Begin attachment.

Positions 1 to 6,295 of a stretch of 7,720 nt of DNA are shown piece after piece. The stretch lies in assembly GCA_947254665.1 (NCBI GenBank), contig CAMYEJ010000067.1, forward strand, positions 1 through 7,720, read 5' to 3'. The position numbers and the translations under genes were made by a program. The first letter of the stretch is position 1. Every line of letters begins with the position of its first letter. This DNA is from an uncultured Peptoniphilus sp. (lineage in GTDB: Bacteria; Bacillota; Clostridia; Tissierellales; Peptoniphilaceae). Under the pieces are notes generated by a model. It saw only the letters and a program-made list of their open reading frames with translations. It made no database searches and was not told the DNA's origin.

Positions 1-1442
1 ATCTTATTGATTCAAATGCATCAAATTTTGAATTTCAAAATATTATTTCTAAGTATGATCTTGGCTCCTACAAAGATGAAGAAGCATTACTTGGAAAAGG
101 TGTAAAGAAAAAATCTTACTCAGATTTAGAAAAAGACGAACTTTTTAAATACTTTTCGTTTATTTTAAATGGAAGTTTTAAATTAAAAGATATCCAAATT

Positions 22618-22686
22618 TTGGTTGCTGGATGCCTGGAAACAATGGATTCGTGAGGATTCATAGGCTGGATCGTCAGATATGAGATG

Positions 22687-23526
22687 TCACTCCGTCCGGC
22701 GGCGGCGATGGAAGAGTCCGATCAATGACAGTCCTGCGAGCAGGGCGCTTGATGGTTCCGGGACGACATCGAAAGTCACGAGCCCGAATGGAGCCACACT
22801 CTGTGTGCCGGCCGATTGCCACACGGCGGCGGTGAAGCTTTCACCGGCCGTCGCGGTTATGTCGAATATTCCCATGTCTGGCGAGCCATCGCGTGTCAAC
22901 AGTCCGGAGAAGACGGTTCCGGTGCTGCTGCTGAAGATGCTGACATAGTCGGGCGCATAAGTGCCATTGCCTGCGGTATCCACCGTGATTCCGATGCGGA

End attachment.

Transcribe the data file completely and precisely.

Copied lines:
Positions 1 to 6,295 of a stretch of 7,720 nt of DNA are shown piece after piece. The stretch lies in assembly GCA_947254665.1 (NCBI GenBank), contig CAMYEJ010000067.1, forward strand, positions 1 through 7,720, read 5' to 3'. The position numbers and the translations under genes were made by a program. The first letter of the stretch is position 1. Every line of letters begins with the position of its first letter. This DNA is from an uncultured Peptoniphilus sp. (lineage in GTDB: Bacteria; Bacillota; Clostridia; Tissierellales; Peptoniphilaceae). Under the pieces are notes generated by a model. It saw only the letters and a program-made list of their open reading frames with translations. It made no database searches and was not told the DNA's origin.

Positions 1-1442
1 ATCTTATTGATTCAAATGCATCAAATTTTGAATTTCAAAATATTATTTCTAAGTATGATCTTGGCTCCTACAAAGATGAAGAAGCATTACTTGGAAAAGG
101 TGTAAAGAAAAAATCTTACTCAGATTTAGAAAAAGACGAACTTTTTAAATACTTTTCGTTTATTTTAAATGGAAGTTTTAAATTAAAAGATATCCAAATT

Positions 22618-22686
22618 TTGGTTGCTGGATGCCTGGAAACAATGGATTCGTGAGGATTCATAGGCTGGATCGTCAGATATGAGATG

Positions 22687-23526
22687 TCACTCCGTCCGGC
22701 GGCGGCGATGGAAGAGTCCGATCAATGACAGTCCTGCGAGCAGGGCGCTTGATGGTTCCGGGACGACATCGAAAGTCACGAGCCCGAATGGAGCCACACT
22801 CTGTGTGCCGGCCGATTGCCACACGGCGGCGGTGAAGCTTTCACCGGCCGTCGCGGTTATGTCGAATATTCCCATGTCTGGCGAGCCATCGCGTGTCAAC
22901 AGTCCGGAGAAGACGGTTCCGGTGCTGCTGCTGAAGATGCTGACATAGTCGGGCGCATAAGTGCCATTGCCTGCGGTATCCACCGTGATTCCGATGCGGA